Charlie Furbush and Stephen Pryor tackled the 7th inning. Furbush gave 22,028 fans a slight panic attack when he misplayed a throw to first, allowing third baseman Elian Herrera to reach second base. Pryor stepped in for the final out of the inning, earning his first major league win with a single strikeout to Juan Rivera.
By the 8th, the M's hopes rested on the likes of Brandon League and Tom Wilhelmsen. League had just been demoted as the team closer after a string of blown saves, and though Wilhelmsen inspired more confidence in the fanbase, he was no match for a one-run lead and a fragile no-hitter.
As luck would have it, League faced the bottom of the Dodgers' lineup, retiring A.J. Ellis and Tony Gwynn to clear the bases. Wilhelmsen found it equally easy in the 9th, though his success can very well be credited to Wedge, who substituted Brendan Ryan for Munenori Kawasaki. The Bartender seved up nine pitches, while Ryan and Ackley pocketed each out. The rest, as they say, is history.
It was the 10th combined no-no in MLB history, and the first one in nine years. Coincidentally, the preceding combined no-hitter was the only other one to feature six pitchers: the 2003 Houston Astros' Roy Oswalt, Pete Munro, Kirk Saarloos, Brad Lidge, Octavio Dotel, and Billy Wagner.
Following the game, Wilhelmsen delivered the greatest quote to ESPN.com's Jim Caple. How many times have pitchers finished a no-hitter before realizing the game's significance?
"Well, I mean, I knew what was going on. But no, I have a brain fart every so often and just focused so hard on getting one thing done," Wilhelmsen said. "It's not like you forget, but it's like you put it off to the side. And then it's like, 'Holy cow, we just did it,' and Montero is in my arms. And then it's, 'Holy Cow, we just did it!' 'HOLY COW, WE JUST DID IT!'"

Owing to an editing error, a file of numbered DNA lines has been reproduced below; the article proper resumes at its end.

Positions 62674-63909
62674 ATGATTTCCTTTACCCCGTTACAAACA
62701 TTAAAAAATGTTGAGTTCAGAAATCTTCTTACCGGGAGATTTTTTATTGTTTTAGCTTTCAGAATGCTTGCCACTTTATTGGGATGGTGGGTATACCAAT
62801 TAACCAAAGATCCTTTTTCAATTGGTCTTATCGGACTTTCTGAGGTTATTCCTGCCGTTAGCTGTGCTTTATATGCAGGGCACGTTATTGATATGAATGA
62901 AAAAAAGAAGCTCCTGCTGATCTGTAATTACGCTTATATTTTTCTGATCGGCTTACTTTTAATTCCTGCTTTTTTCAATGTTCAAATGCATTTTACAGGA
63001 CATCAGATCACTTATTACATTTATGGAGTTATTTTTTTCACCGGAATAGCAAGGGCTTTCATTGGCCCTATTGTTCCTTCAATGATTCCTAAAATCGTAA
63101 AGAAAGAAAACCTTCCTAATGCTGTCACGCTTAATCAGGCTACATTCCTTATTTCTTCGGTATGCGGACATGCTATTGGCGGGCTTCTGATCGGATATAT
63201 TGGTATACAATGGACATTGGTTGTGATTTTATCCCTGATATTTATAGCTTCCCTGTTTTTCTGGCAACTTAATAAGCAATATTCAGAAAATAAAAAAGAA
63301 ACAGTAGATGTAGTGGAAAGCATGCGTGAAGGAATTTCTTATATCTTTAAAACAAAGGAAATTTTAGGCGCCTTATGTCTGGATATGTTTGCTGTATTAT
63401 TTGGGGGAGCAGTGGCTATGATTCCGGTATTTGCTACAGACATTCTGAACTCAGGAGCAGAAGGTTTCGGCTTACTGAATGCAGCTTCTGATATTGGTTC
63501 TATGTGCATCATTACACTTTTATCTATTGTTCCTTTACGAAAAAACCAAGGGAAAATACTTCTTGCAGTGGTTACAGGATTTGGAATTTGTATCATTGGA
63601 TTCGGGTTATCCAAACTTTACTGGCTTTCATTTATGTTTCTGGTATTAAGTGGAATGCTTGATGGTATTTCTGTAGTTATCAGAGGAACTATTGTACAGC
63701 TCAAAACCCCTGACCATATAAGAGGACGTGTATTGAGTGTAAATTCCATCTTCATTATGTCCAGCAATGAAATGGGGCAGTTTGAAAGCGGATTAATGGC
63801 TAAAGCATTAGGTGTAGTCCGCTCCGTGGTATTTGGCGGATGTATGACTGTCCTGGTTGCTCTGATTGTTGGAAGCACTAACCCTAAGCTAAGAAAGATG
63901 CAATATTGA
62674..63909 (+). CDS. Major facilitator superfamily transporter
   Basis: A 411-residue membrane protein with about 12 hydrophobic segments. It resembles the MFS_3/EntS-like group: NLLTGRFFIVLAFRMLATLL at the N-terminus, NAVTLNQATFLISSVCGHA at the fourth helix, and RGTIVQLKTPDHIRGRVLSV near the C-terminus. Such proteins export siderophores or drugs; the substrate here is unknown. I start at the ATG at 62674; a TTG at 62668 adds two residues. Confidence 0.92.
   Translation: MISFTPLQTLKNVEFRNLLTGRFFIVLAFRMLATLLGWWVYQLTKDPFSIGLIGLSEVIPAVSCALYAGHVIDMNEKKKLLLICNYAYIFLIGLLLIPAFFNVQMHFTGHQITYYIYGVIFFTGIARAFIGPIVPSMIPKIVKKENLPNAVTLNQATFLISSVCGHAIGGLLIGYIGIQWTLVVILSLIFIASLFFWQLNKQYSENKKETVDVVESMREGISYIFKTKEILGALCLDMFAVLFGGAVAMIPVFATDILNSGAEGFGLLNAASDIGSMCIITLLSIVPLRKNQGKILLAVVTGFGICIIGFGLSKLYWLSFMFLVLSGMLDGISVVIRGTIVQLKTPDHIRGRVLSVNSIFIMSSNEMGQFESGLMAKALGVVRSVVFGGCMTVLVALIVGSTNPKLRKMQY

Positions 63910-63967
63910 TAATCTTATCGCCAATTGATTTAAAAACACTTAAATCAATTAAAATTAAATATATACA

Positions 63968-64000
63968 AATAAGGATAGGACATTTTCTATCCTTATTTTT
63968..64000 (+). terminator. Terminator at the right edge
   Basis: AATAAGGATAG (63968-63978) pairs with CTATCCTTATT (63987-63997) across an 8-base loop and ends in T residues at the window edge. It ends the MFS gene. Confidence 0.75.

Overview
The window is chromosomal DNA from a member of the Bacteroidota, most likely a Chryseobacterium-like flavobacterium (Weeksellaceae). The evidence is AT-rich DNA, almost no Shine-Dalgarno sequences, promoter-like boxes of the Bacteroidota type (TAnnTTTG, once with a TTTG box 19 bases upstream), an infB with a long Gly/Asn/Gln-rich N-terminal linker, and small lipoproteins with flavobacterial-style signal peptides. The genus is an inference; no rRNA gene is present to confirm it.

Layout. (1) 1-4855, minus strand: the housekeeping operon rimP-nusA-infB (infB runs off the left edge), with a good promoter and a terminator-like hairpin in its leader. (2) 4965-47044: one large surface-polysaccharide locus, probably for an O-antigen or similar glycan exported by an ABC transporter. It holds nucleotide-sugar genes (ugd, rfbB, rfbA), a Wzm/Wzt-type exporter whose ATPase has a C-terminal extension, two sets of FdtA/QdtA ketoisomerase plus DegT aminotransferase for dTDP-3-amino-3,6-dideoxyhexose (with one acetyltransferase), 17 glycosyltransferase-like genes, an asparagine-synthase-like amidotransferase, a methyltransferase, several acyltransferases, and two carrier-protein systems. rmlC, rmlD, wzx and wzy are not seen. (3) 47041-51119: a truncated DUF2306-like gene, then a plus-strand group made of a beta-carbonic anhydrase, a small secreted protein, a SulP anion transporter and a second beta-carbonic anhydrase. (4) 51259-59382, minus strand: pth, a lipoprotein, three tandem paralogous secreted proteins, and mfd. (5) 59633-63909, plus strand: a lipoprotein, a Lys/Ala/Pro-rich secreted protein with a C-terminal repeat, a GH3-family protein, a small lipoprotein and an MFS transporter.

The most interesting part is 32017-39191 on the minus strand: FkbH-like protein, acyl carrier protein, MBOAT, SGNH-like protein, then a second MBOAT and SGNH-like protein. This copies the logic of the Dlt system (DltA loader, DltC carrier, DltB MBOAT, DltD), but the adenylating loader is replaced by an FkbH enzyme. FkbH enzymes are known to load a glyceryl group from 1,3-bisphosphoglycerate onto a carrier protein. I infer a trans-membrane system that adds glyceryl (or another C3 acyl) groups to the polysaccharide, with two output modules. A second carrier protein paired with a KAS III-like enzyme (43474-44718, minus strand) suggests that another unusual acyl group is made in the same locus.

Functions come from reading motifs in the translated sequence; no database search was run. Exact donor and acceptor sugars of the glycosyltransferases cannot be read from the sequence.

June 5, 2013
While it's tempting to name the Robinson Cano signing as the highlight of the year, let's focus on something that actually happened on the field last season.
On June 5, the M's were crafting another scoreless performance, though this one had no place in the history books. It had been five hours, 13 innings, and a parade of wasted at-bats. The Mariners had exhausted six pitchers; the White Sox, seven. Every starter but Chicago's Dayan Viciedo had reached base, and every starter including Viciedo had failed to score. An inning earlier, Danny Farquhar struck out the side.
Whatever the ailment affecting both clubhouses, the baseball gods were fed up with it by the 14th inning. Suddenly, Farquhar couldn't control the ball, issuing two walks, two base hits, and the game's first run in the first four at-bats of the inning. Hector Noesi entered only to allow another three hits and four runs. At last, it looked as though the 20.152 fans in attendance (considerably fewer by this point) might be able to make it home in time for dinner.
The Mariners were not quickly deterred, however. They battled back with four consecutive base hits, leaving Endy Chavez to drive in the first run. With one out, Jason Bay arrived to tie the game. A grand slam would do it. He struck out.
It was at this point, I'm ashamed to say, that I turned off the TV. I didn't need to get my hopes up for another two-out, bases-loaded strikeout.
Unfortunately for me, and fortunately for Seattle, Kyle Seager chose this moment to launch the first game-tying, extra-inning grand slam in major league history. The ball landed right in the middle of family-friendly center field seating, prompting a grown man to knock over a toddler in his eagerness to reach the ball. Kelly Shoppach, Brendan Ryan, and Endy Chavez came home to score -- as unlikely a trio as you would expect, given the circumstances.
Of course, the Mariners couldn't find another such rally to win the contest. Noesi gave up a pair of RBI singles and a walk, while Addison Reed recovered from his blown save and struck out the side to end the 16-inning affair.
We’ve reached the end of this series, and now it’s your turn. Email me at firstname.lastname@example.org with a couple paragraphs about the moment in Mariners history that shaped your fandom. I’ll take submissions through Friday, December 20 and post some of the best stories here next Sunday.